Mr. Keen was not only the school's band director, but he also taught choir and started a swing choir. He was a very talented individual not only as an instrumentalist, but also a vocalist and actor.
My senior year, we changed to corps style marching. Dale Hopper, later to be my college band director, wrote the drill, and we played some of his arrangements, as well as one by Gil Papp (director at Monticello High School). We placed in the finals at the Illinois State University marching competition. At the University of Illlinois marching band festival, we didn't perform quite as well. The highlight, for me personally, was taking first place "best drum major" in Class A. competition. I remember my fellow band members literally dragging me into Memorial Stadium to get the trophy. I didn't, at the time, believe I really placed first.
Another director that influenced me in a positive way was Marc Sinnock. Mr. Sinnock conducted the concert band and jazz band. He helped me a lot of confidence as drum major. I remember him and Mr. Keen trying to help me come up with a good salute. It worked!!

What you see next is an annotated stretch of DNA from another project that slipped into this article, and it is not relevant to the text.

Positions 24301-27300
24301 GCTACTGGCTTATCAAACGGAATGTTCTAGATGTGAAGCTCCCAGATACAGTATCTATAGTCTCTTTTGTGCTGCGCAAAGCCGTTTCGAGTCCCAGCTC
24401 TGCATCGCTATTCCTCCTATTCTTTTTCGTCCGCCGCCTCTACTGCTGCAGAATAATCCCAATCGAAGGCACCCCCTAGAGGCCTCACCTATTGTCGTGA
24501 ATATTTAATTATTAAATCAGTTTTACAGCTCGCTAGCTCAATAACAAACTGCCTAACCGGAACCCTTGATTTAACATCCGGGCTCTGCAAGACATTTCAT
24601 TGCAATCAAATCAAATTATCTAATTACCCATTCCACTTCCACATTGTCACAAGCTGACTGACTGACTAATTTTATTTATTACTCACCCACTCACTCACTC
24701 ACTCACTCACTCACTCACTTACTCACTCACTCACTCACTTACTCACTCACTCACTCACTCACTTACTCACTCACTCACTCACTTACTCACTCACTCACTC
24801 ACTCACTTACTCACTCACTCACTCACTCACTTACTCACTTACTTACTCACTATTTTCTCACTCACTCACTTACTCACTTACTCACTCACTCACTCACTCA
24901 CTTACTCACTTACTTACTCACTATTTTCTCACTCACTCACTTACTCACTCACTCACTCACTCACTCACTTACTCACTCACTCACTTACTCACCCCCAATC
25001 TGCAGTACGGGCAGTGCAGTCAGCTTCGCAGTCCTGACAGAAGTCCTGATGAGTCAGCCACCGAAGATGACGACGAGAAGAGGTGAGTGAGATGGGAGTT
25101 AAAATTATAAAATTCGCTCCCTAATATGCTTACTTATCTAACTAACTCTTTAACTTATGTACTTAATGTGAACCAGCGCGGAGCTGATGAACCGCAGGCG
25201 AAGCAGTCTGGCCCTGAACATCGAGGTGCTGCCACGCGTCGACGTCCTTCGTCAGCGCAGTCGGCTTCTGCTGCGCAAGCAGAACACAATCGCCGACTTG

In closing, I was co-winner of the John Philip Sousa award. We so many good players, that Mr. Keen had multiple winners. I was blessed to be in the Canton bands with many good directors.
http://trnmusic.com/mp3s/arabiandance.mp3 is dedicated to both Mr. Keen and Mr. Thompson. It was performed by the Canton High School band in the early 2000s . The band was directed by Joe Roman. However, Mr. Thompson conducted the selection and Mr. Keen was able to watch. Since then, Mr. Keen left us due to a long battle with cancer. Mr. Thompson spends his day on his ranch. I call him now and then to thank him for all he did for me.